Federal Reserve Vice Chairman Stanley Fischer said Tuesday that he was worried memories might be fading about the pivotal role that housing played in the financial crisis. House prices are now high and rising in several countries, perhaps as a result of extended period of low interest rates, Fischer said in a speech to a DNB-Riksbank conference in Amsterdam, Fischer noted that U.S. government s role in housing is increasing with Fannie Mae. Freddie Mac and the Federal House Administration now the dominant providers of mortgage financing. The Fed s #2 said there is more to be done to strengthen the resilience of the housing finance systems. Just taking the possibility of severe stress seriously would help, he said. And government support for housing should always be made explicit, he added.
- Jun. 20, 2017 at 3:15 a.m. ET
- by Greg Robb
- May. 18, 2017 at 11:55 a.m. ET
- by Andrea Riquier
WASHINGTON (MarketWatch) — Treasury Secretary Steven Mnuchin said Thursday he expects Fannie Mae and Freddie Mac to continue to pay its dividends to the government, despite the financial conditions of the firms. The Treasury Secretary told a Senate Banking Committee hearing that he has had several discussions about Fannie and Freddie Mac with Mel Watt, director of the Federal Housing Finance Agency, which has oversight over the enterprises. I did tell him that it was our expectation at Treasury that they would pay us the dividend and we hope they continue to do so per the agreement, Mnuchin said. Watt had told Congress last week that he has the right to suspend the quarterly dividend payment if he believes that payout would jeopardize the safety and smooth functioning of the enterprises.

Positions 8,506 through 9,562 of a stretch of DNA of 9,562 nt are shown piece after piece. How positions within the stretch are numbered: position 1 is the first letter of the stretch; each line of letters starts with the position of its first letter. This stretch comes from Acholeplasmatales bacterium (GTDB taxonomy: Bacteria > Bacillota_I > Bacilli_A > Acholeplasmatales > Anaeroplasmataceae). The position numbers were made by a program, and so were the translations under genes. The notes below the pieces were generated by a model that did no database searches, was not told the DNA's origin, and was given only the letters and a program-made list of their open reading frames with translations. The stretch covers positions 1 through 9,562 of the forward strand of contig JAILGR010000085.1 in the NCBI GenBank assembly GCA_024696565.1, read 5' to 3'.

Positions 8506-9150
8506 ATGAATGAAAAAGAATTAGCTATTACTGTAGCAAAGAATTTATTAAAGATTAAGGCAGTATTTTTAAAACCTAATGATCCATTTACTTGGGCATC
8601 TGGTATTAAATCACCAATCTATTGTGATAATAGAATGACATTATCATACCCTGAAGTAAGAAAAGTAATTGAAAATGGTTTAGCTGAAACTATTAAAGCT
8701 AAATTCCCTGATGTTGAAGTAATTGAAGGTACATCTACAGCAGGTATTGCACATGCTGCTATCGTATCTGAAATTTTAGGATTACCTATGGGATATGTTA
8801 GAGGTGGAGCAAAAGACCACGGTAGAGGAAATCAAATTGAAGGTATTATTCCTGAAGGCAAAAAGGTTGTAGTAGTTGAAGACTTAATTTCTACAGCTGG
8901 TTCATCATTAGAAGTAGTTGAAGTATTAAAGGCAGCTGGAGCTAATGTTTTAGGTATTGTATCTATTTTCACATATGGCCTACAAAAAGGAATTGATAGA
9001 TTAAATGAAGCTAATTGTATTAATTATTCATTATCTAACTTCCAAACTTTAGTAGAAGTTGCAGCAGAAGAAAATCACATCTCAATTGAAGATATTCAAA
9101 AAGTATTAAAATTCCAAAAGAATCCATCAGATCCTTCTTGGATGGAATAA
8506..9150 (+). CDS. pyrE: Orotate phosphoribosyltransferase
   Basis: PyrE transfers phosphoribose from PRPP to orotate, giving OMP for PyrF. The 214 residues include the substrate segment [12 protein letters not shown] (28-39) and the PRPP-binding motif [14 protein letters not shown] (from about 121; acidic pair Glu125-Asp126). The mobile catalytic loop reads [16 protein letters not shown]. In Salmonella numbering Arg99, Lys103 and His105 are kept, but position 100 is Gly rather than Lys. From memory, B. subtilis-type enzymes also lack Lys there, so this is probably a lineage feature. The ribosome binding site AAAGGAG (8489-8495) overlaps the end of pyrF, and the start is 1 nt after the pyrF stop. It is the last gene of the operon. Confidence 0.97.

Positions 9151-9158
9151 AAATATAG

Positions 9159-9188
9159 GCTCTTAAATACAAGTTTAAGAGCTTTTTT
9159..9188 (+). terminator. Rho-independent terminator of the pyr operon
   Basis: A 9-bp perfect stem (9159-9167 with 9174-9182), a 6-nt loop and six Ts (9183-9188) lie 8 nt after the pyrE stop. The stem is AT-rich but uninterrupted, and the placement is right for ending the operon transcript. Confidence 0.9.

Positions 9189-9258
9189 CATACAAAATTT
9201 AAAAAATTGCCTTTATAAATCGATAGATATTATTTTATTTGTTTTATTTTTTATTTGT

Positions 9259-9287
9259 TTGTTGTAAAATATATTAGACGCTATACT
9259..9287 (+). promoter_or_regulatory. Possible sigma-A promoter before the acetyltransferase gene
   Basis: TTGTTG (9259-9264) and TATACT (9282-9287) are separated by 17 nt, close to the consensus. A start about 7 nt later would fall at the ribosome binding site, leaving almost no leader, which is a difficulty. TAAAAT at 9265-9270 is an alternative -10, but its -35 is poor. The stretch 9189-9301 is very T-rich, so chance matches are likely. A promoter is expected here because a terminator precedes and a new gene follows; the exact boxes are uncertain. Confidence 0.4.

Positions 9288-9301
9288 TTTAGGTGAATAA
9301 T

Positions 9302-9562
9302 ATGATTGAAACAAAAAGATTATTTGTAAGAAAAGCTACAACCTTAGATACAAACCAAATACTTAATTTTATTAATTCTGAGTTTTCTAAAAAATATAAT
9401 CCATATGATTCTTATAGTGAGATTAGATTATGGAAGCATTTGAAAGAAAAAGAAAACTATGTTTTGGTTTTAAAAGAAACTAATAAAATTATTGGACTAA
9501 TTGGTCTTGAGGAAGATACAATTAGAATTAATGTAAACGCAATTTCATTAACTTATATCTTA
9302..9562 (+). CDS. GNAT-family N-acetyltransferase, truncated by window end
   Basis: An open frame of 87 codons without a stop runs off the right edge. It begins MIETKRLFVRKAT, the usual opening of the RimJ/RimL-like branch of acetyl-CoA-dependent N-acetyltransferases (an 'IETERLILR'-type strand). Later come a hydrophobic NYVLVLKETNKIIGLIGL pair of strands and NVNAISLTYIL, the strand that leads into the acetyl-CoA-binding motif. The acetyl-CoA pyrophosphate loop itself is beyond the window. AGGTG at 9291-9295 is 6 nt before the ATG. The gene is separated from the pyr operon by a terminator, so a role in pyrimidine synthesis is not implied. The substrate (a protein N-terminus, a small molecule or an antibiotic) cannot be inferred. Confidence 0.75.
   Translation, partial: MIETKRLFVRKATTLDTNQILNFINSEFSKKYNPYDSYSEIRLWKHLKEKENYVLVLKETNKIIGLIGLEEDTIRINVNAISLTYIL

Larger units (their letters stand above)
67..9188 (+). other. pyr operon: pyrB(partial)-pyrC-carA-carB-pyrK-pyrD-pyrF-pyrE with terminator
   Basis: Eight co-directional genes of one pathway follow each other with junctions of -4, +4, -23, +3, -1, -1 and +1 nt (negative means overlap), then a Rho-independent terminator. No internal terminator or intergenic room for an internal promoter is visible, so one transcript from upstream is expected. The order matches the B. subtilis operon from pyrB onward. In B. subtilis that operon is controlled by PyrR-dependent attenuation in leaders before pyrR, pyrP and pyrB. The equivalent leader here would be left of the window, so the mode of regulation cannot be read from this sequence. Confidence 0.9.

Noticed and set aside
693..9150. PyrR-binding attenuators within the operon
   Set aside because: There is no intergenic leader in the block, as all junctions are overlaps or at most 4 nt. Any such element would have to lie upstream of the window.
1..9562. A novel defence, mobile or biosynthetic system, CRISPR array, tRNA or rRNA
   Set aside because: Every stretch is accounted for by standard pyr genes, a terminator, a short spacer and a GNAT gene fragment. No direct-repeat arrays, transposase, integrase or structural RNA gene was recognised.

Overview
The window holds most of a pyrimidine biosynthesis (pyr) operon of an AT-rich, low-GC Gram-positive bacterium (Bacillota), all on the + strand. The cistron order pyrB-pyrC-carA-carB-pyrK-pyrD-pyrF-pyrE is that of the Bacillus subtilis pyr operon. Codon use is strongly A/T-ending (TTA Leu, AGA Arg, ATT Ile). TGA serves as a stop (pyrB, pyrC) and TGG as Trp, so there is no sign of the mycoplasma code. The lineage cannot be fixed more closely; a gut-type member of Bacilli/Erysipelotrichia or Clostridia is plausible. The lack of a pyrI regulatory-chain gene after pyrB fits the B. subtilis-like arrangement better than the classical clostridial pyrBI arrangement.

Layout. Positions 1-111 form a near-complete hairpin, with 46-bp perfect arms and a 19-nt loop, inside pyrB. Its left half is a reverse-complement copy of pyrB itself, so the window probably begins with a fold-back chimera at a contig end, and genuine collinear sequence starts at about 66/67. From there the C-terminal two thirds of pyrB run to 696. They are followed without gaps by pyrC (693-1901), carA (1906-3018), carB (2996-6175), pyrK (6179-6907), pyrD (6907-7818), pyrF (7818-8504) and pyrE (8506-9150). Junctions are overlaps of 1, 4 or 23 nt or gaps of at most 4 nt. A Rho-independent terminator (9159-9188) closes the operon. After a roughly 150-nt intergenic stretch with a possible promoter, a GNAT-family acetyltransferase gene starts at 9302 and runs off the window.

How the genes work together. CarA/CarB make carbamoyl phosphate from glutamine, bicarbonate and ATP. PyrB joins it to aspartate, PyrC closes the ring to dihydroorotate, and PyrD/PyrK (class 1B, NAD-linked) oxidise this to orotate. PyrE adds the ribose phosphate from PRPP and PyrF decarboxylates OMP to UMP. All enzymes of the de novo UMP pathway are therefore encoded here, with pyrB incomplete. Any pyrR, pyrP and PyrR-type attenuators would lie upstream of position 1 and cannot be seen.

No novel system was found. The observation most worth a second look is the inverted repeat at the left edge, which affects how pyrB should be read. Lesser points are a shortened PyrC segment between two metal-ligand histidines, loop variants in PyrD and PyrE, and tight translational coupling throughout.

- May. 18, 2017 at 11:12 a.m. ET
- by Greg Robb
- May. 18, 2017 at 10:03 a.m. ET
- by Robert Schroeder